Saturday, November 21, 2009

Is Loyalty Just a Habit

William McEwen of Gallup wrote an interesting article titled "Is Loyalty Dead?" He starts by referring to a study by Catalina Marketing that has reported that more than half of the average brand's highly loyal customers became significantly less loyal in 2008 than they were the year before. His question is whether this is just a reflection of the economic climate or is there a sea change in the customer's mindset of what loyalty is.

The definition of loyalty has been considered sacrosanct for many years even though we have gone through several generations of new consumers (generation Xers and then generation Yers). It may be time to stop and reconsider our basic definitions of loyalty. Can we expect these new generations to act identically as their parents did?

When we look back at what we thought were loyal customers we might want to think of them as loyal or, as an alternative, maybe they were merely buying out of habit. if they were buying out of habit, then there is no "glue" to hold them to a particular company. Mr. McEwen points out that habits reflect past behavior and may not represent future behavior. While past behavior might suggest some form of loyalty, companies need to be concerned about the future behavior of their customers.

Mr. McEwen also notes that Gallup research has shown that customers' intentions are only weakly related to behavior outcomes such as continuing to buy. If, however, the intention is complemented by strong feelings of emotional attachment to what they are purchasing, then the customer's indication of an intention to buy is valid. I believe the Gallup research would also show that customers who say they definitely will continue to buy a brand but have no emotional bond with that brand will wind up acting the same as those who say they're uncommitted or they might not continue to buy the brand.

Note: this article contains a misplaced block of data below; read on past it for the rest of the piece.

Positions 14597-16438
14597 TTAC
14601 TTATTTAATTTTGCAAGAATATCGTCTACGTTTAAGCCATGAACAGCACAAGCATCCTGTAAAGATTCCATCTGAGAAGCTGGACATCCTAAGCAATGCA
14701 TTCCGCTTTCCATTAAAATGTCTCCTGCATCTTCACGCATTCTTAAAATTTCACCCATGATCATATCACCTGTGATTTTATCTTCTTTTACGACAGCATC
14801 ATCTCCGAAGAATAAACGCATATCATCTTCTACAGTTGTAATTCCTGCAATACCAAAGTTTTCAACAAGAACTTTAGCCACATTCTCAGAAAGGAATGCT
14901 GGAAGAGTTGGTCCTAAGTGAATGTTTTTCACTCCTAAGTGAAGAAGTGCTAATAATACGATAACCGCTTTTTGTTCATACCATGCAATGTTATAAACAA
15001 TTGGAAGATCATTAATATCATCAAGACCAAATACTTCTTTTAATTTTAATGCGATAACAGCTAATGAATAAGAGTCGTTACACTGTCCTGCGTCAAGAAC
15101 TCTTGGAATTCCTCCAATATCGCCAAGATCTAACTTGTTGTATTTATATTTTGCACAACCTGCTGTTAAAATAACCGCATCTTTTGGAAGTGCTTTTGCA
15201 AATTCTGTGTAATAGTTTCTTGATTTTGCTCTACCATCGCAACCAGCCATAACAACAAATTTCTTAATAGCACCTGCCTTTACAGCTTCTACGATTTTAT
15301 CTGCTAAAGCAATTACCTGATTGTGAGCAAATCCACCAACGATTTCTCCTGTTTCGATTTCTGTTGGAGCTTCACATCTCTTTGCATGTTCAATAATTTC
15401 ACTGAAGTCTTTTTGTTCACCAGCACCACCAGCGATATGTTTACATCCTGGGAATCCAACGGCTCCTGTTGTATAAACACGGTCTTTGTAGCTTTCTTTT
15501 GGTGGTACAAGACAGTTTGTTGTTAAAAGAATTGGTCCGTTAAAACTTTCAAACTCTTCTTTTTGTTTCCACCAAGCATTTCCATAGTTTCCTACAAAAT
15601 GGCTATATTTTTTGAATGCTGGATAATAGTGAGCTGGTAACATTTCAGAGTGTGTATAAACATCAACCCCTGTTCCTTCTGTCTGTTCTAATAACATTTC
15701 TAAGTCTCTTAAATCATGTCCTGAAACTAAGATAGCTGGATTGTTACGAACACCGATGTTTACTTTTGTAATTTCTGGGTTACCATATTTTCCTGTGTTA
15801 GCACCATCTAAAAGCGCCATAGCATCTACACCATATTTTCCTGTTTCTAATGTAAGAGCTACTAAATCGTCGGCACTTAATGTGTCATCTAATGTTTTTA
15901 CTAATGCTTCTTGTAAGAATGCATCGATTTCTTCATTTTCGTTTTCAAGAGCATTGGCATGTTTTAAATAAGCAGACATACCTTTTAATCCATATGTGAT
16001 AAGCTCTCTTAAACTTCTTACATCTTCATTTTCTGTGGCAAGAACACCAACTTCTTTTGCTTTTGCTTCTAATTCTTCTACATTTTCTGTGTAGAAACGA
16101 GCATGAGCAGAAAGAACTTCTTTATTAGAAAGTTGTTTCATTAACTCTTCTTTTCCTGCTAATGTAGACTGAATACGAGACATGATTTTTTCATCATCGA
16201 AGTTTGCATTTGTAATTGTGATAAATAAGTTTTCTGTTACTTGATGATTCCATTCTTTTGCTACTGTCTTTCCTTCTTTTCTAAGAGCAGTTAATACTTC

The key point made in the article is that loyalty entails more than an intention and habit. Loyalty results from a strong bond of emotional engagement. AS I have noted in past blogs, loyalty is not a passive state. Loyalty occurs when a positive emotional bond is built between the company and the consumer. Loyalty measures the strength of the relationship. A customer who continues to purchase from a company but has no emotional bond is no more loyal than his habit of selecting the company out of habit.

In the larger picture companies buy businesses for the value of their customers. But customer loyalty is not always associated with the brand. It is possible to buy a brand but that may not include the relationships. The customer relationship must ALWAYS be earned. If customers don't feel the relationship, it should not surprise anyone that their buying habits might change.

The bottom line is that loyalty will always be defined by trust-based relationships. Thus a company must engage in actions that will lead to enduring, trust-based relationship. Remember customers do not have relationships with a company or a brand, they have relationships with people

Thursday, November 19, 2009

Thinking of the Customer as an Asset

WE know that customer lists can be considered an asset and we also know that the net present value of a customer can be used to assess the value of a company. I think there is more to the customer than being on a list or looking at its net present value. Of course, the net present value makes sense because that value represents real dollars. What I am suggesting is that the net present value might need some adjustments to incorporate some of the complexities of customers.

There are at least 4 tangible assets on the balance sheet; namely, facilities, equipment, inventory and cash.
There are at least three intangible assets; namely personnel skills, name in the market, customer data base.

The customer asset has the following characteristics:
1. Highly complex
2. Changes value with time
3. Changes value with the size of the customer
4. Changes value with the level of support needed for the customer
5. Changes value with the age of the products/services offered.

The Oxford dictionary defines asset as: property available to meet debts; any possession; any useful quality.
My definition of the customer asset is: TREASURE. By this I mean the customer is precious; something valued for its rarity as a beloved or highly valued person.

What makes the customer an asset can be defined using the Oxford Dictionary definition; namely, customers are a form of property that provide revenue to meet debts and customers represent a possession without which there is no business.